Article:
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Nutraceuticals Go Mainstream. Are You Supporting Them Sufficiently?

The nutraceuticals category is becoming mainstream and as such is worthy of RGM and retail execution focus.

As nutraceuticals proliferate, here’s how to leverage their growth at retail

Using food as medicine isn’t new, with civilizations ranging from the Egyptians and Sumerians to Indians and Chinese employing food for medicinal purposes for thousands of years. But it’s only really since the 1980s that ‘nutraceuticals’ – a term coined in 1989 by Stephen DeFelice, chairman of the Foundation of Innovation Medicine – have taken off in their modern form alongside the evolution of technology.

And they’ve continued to grow apace. Whilst definitions of category scope differ (we’ll discuss that more in a minute), and thus the numbers vary, the scale of the category is impressive. In 2021 the global market for nutraceuticals was around USD $396 billion, expected to grow at 5+% CAGR from 2022-2030 with North America representing 38% of global sales. Another source cites the category at USD $454 billion in 2021 with an expected CAGR of 9% and an expected value of USD $753 billion by 2028.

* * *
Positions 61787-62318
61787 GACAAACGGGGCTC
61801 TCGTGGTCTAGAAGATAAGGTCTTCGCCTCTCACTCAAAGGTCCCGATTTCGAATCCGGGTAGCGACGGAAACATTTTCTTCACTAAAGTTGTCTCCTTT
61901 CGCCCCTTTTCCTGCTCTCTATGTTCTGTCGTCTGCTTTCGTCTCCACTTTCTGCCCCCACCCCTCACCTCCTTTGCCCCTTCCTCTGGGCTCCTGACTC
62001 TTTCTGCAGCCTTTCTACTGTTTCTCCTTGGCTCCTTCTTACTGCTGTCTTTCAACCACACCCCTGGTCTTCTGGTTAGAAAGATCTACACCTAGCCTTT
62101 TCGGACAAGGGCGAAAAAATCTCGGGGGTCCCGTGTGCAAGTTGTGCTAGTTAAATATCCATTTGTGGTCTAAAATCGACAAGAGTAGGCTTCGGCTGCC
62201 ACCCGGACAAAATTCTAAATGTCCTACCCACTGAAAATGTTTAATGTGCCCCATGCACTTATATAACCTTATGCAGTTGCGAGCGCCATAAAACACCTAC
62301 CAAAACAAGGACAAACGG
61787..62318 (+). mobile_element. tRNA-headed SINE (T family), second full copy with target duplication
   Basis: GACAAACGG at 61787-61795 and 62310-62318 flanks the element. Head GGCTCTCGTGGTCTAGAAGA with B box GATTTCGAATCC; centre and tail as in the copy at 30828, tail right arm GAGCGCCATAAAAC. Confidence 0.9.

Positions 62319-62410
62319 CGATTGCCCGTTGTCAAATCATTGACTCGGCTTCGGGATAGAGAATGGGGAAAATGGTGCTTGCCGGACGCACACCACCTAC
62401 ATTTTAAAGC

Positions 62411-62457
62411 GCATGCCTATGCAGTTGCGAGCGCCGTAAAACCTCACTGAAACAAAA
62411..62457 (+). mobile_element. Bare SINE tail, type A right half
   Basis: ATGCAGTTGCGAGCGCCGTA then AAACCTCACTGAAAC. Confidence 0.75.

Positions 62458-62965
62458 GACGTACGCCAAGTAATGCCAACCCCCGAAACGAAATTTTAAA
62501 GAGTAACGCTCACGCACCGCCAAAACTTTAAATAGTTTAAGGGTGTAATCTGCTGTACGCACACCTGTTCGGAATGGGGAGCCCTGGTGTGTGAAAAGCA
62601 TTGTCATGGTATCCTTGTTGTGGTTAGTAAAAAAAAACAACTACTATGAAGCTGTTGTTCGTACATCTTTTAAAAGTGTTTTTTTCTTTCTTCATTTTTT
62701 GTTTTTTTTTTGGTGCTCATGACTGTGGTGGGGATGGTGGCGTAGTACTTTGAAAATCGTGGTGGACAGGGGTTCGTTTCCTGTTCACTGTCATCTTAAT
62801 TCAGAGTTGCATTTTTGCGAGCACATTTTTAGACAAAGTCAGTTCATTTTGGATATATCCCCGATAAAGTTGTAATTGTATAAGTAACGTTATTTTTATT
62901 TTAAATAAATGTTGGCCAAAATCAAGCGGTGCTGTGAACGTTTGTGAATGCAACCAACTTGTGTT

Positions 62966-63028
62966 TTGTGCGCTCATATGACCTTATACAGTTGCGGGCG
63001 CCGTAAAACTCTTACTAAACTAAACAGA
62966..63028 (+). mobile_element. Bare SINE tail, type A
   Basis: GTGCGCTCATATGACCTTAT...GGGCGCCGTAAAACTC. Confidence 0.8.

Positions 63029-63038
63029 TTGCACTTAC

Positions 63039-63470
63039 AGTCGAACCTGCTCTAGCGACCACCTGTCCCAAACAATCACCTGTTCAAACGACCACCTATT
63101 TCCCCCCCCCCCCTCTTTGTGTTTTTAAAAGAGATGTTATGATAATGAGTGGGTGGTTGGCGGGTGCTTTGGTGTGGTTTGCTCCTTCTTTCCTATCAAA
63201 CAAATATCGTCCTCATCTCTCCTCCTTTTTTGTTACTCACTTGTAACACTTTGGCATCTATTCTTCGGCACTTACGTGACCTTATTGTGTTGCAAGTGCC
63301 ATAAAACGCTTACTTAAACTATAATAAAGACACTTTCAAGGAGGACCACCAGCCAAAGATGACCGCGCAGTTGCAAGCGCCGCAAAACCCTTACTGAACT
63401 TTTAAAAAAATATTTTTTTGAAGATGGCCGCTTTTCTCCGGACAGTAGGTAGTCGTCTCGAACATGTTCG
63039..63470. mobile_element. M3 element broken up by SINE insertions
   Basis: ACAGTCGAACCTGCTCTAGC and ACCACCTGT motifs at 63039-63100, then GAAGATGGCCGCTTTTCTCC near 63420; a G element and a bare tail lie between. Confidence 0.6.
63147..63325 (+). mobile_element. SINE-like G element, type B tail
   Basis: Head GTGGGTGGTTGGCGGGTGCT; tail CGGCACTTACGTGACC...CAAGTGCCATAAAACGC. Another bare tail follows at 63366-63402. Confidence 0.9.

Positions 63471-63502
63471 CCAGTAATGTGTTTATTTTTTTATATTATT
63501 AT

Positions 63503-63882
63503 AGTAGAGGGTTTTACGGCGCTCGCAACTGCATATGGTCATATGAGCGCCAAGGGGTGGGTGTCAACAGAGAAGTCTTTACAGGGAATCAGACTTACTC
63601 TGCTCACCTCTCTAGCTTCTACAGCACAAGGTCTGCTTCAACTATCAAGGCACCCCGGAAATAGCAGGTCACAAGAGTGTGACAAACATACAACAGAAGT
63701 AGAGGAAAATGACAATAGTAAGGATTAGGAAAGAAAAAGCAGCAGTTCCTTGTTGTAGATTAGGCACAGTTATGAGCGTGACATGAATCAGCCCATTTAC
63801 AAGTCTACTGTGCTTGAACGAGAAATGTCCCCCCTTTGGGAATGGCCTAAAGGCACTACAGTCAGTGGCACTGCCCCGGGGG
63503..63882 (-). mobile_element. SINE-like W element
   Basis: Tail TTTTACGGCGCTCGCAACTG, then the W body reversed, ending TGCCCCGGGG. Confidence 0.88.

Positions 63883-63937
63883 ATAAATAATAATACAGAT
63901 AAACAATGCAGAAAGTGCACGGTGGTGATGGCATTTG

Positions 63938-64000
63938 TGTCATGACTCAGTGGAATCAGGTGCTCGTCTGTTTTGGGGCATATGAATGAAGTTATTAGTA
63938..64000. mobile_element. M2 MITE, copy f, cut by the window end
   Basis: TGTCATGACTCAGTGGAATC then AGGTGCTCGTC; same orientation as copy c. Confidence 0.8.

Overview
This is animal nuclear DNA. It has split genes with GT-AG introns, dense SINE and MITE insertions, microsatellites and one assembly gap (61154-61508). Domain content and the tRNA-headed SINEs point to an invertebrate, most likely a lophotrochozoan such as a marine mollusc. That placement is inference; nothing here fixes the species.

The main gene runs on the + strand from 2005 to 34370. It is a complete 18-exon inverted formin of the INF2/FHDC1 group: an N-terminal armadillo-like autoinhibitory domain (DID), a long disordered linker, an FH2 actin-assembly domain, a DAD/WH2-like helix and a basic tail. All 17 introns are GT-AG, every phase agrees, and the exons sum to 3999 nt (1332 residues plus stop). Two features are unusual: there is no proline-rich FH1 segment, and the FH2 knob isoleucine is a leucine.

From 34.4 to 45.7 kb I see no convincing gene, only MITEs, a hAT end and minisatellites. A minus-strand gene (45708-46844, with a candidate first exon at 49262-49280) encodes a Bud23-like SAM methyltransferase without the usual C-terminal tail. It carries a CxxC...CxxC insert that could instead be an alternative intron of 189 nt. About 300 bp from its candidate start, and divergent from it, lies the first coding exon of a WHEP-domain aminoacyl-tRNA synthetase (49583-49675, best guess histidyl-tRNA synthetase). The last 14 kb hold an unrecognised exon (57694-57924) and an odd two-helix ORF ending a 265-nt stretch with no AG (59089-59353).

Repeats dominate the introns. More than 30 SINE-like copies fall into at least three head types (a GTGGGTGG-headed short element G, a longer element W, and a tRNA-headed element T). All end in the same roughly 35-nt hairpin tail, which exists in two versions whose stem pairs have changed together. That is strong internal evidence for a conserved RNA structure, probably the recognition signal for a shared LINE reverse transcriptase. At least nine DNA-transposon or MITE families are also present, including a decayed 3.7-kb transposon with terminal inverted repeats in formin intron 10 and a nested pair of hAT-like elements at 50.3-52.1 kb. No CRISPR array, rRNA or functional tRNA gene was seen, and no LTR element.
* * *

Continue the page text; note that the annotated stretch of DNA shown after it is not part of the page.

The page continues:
At any rate, the category is large and some segments of it, such as functional foods and beverages, are growing exponentially whilst other segments such as supplements are merely growing steadily.

Here we’re going to look at drivers of nutraceutical category growth, and opportunities for leveraging them tactically and in-store.


Awareness and willingness for natural prevention, not just cure:

  • Growth of predictive and proactive health approaches
  • Shift to wellbeing – growing demand for products to improve overall health
  • Growing preference for natural remedies and an increase in use of dietary supplements, particularly among adolescents
  • Increasing consumer awareness regarding the use of prebiotics and probiotics as dietary supplements to maintain good health and to reduce the risk of multiple diseases
  • Pandemic-driven category growth and awareness including pantry loading of immune system-boosting products
  • Consumer willingness to spend on health and wellbeing. International Food Information Council (IFIC) research found that for almost two-thirds of American consumers, purchasing food and beverages is heavily influenced by healthfulness, resulting in preferences toward functional foods and beverages.

Changing demographics with active category needs:

  • Ageing population, or ‘growing geriatric population’ looking for health supplements. An increasing prevalence of chronic diseases, such as diabetes, cholesterol, and obesity in this population.
  • An increase in, and concerns associated with, metabolic syndrome (a cluster of conditions leading to cardiovascular disease and diabetes and increased risk of heart attack and stroke, typically involving high blood pressure, blood sugar and cholesterol levels and obesity). According to the National Cholesterol Education Program and International Diabetes Federation (IDF), more than 30% of the US population may have metabolic syndrome.